When he initially began the project two years ago, Kelley’s plan was relatively straightforward: fly to 10 or so cities around the globe and spend a day or two at each airport scouting the location, taking photos, and then off to the next destination. This plan worked well in Europe where the weather was consistent, but soon he faced the reality that seasonal weather in places like Japan was completely unpredictable. In Tokyo he left without a single usable photo after days of trying. Some cities he had to return to 2-3 times in hopes the weather would improve, and in other places it would take nearly a week to photograph enough planes to make an image.

During editing, most planes are left “as is” in the location they appeared in the sky while taking off. Planes in the processes of landing proved to be more difficult. “For the landing images, I did take slight artistic liberty with the position of the aircraft, because in real life the planes follow a very specific glidepath to the touchdown point,” Kelley shares with Colossal. “If I hadn’t moved them, all the planes would be directly on top of one another and there’d be no real dynamics or movement in the image.”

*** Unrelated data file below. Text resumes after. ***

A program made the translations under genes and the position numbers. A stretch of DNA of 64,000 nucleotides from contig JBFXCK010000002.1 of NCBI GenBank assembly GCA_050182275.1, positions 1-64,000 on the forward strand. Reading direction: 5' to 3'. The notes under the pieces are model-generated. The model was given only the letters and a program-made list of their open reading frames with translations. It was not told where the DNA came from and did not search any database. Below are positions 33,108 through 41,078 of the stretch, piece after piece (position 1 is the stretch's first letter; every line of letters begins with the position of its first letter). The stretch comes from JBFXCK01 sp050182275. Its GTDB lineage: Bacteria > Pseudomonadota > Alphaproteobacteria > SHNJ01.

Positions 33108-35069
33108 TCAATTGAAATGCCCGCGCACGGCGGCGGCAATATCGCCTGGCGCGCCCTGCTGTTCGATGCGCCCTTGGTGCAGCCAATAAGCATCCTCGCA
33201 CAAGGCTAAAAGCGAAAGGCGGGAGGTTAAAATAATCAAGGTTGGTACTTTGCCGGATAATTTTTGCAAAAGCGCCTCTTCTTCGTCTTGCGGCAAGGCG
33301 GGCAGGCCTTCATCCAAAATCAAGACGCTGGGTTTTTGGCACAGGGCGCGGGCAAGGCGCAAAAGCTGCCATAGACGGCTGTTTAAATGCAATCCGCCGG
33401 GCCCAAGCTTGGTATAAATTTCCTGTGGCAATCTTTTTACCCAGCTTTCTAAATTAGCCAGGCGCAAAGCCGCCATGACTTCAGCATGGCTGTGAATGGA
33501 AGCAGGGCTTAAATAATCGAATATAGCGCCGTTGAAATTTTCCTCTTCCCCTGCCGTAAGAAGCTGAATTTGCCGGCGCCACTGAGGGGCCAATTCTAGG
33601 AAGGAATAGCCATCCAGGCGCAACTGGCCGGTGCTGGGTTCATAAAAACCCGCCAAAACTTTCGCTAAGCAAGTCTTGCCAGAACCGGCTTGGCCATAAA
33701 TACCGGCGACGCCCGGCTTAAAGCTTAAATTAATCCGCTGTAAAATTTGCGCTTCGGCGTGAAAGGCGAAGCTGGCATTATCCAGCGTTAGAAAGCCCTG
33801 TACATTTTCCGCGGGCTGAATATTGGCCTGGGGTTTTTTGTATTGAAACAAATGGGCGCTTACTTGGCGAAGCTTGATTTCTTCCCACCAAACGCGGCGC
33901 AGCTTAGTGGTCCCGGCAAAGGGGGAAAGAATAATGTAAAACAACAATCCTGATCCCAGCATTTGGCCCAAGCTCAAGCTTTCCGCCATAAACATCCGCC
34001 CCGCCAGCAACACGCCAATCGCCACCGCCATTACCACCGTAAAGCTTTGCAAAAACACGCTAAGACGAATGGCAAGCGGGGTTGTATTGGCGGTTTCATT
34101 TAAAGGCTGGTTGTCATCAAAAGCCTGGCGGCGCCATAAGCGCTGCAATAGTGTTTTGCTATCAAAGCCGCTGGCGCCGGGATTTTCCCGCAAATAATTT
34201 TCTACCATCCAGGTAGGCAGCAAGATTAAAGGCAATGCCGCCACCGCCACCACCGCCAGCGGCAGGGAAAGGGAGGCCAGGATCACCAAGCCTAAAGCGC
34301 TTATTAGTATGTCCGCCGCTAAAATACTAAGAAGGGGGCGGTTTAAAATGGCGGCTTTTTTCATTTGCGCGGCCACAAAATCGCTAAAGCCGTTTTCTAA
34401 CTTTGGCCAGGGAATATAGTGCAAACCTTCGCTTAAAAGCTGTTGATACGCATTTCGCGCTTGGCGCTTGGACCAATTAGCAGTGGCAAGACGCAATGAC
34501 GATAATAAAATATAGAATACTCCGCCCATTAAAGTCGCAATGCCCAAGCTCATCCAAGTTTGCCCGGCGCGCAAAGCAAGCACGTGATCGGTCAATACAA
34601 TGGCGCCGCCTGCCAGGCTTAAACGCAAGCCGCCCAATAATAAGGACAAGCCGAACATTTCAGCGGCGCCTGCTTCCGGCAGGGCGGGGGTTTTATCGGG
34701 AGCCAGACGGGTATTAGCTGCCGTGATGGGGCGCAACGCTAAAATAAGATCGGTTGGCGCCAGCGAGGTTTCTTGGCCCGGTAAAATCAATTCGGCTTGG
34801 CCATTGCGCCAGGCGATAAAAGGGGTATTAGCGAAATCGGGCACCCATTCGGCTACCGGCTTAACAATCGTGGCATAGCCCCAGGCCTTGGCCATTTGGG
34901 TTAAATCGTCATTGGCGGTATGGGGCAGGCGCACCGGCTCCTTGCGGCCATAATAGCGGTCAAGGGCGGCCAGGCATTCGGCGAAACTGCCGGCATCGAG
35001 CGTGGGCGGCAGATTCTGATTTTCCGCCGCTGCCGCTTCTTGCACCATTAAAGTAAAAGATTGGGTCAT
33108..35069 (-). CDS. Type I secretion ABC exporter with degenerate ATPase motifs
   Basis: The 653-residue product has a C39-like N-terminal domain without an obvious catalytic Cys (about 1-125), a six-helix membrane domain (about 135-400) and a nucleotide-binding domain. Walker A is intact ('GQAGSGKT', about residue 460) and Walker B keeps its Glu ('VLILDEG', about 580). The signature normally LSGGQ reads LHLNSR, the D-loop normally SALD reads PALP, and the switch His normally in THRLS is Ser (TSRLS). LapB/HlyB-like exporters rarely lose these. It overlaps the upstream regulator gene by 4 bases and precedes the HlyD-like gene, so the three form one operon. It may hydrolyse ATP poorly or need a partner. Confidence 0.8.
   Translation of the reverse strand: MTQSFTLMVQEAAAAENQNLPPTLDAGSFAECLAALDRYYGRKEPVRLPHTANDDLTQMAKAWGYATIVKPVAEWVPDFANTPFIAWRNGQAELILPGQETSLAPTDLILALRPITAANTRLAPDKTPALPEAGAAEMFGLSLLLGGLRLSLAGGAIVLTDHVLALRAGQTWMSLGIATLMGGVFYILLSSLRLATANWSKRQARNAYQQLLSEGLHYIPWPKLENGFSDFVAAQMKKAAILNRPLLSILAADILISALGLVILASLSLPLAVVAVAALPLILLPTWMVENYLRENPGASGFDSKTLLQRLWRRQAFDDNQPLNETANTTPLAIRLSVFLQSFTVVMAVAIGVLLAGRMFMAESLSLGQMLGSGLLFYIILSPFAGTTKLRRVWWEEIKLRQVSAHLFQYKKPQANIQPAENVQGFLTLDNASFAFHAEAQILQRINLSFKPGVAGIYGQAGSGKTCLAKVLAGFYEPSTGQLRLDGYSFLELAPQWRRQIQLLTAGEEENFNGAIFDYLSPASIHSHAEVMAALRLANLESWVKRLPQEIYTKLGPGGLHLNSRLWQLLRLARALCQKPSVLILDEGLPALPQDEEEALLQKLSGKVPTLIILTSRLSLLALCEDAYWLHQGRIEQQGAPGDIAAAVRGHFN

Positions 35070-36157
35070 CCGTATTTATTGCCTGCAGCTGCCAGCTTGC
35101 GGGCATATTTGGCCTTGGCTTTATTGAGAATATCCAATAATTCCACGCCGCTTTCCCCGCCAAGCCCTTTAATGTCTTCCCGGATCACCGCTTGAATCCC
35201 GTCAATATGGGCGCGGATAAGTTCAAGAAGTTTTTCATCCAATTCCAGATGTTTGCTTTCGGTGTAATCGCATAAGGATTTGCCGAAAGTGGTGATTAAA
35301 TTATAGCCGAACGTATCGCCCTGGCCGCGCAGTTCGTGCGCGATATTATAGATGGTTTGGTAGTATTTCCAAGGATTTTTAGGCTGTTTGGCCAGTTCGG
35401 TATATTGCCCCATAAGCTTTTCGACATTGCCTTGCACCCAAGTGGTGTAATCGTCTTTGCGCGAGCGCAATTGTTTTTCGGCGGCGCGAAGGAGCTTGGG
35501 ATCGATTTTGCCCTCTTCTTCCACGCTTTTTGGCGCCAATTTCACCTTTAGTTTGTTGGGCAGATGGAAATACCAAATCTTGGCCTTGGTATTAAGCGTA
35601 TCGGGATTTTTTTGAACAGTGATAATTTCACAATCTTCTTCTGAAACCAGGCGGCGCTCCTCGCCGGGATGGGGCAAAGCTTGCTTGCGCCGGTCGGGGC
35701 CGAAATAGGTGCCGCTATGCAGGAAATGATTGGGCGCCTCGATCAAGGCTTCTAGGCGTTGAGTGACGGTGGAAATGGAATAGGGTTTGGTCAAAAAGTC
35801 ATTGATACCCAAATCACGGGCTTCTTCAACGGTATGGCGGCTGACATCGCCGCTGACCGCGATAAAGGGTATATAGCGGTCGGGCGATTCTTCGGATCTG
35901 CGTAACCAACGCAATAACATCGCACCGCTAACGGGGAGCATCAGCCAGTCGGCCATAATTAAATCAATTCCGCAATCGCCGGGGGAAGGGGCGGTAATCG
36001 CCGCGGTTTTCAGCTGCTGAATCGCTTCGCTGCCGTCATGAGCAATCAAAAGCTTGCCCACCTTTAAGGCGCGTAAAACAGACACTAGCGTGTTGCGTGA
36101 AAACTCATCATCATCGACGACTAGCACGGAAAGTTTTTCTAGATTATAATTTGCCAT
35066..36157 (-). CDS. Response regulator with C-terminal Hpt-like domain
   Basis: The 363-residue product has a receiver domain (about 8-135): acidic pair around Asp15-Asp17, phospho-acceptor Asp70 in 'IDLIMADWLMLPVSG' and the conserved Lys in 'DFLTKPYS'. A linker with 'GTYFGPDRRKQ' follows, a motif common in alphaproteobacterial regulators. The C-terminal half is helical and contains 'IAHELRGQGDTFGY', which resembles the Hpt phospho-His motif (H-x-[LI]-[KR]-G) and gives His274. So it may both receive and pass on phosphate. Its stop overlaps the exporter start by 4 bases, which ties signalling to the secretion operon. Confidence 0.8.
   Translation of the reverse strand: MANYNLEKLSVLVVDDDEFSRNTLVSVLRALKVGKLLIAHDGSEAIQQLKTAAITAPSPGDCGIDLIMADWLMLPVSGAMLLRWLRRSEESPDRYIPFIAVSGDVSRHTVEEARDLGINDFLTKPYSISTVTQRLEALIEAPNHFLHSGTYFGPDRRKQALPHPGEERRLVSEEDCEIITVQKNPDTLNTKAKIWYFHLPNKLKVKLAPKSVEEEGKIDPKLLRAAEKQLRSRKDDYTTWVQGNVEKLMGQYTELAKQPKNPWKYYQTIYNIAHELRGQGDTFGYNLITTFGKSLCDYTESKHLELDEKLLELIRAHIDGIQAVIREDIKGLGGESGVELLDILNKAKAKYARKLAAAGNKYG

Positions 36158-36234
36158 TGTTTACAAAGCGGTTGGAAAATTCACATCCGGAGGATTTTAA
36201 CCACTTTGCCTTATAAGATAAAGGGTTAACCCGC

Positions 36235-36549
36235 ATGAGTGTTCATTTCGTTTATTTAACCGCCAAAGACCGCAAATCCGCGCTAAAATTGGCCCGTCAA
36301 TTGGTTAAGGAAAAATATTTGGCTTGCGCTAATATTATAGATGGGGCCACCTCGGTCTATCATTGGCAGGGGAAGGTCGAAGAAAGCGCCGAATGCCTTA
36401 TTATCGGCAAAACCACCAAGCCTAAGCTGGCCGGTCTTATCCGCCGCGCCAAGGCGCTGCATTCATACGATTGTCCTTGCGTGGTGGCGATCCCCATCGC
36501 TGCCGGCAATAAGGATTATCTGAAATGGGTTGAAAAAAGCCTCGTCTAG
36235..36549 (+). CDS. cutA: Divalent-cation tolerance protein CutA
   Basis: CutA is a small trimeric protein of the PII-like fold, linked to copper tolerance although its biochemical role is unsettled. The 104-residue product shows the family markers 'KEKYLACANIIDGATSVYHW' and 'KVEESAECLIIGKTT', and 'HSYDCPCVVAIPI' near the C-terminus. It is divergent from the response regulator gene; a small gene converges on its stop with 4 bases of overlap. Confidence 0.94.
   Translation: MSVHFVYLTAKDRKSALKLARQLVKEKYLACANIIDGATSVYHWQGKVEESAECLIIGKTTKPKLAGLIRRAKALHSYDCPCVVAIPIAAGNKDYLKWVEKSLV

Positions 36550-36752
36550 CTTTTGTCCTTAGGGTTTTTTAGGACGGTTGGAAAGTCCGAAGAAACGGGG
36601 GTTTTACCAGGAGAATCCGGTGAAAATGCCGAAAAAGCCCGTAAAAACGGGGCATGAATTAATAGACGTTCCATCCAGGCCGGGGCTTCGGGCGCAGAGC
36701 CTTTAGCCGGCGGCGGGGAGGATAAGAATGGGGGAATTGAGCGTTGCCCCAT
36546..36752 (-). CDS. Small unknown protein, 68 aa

In all, Kelley created 19 composite images you can explore on his website, all of which are available as limited edition fine art prints. You can see more of his photography on Instagram. (via Boing Boing, Kottke)

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Amazing Photography

A Photographer Captures An Airplane with Rainbow Contrails Above Japan

May 13, 2016

Christopher Jobson

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A digital artist and photographer who goes by the name Kagaya recently spotted this unusual sight of a commercial airliner appearing to blast a contrail of rainbows out of its engines. Spotted above Oshino-Mura, Yamanashi Prefecture in Japan, the rare phenomenon is most likely a form of cloud iridescence caused by the perfect convergence of water vapor and sunlight. Kagaya explains that he was nowhere near the event and had to use a long telephoto lens to zoom in on the plane. If you need a few more rainbows today, here’s some more examples of cloud iridescence. (via Neatorama)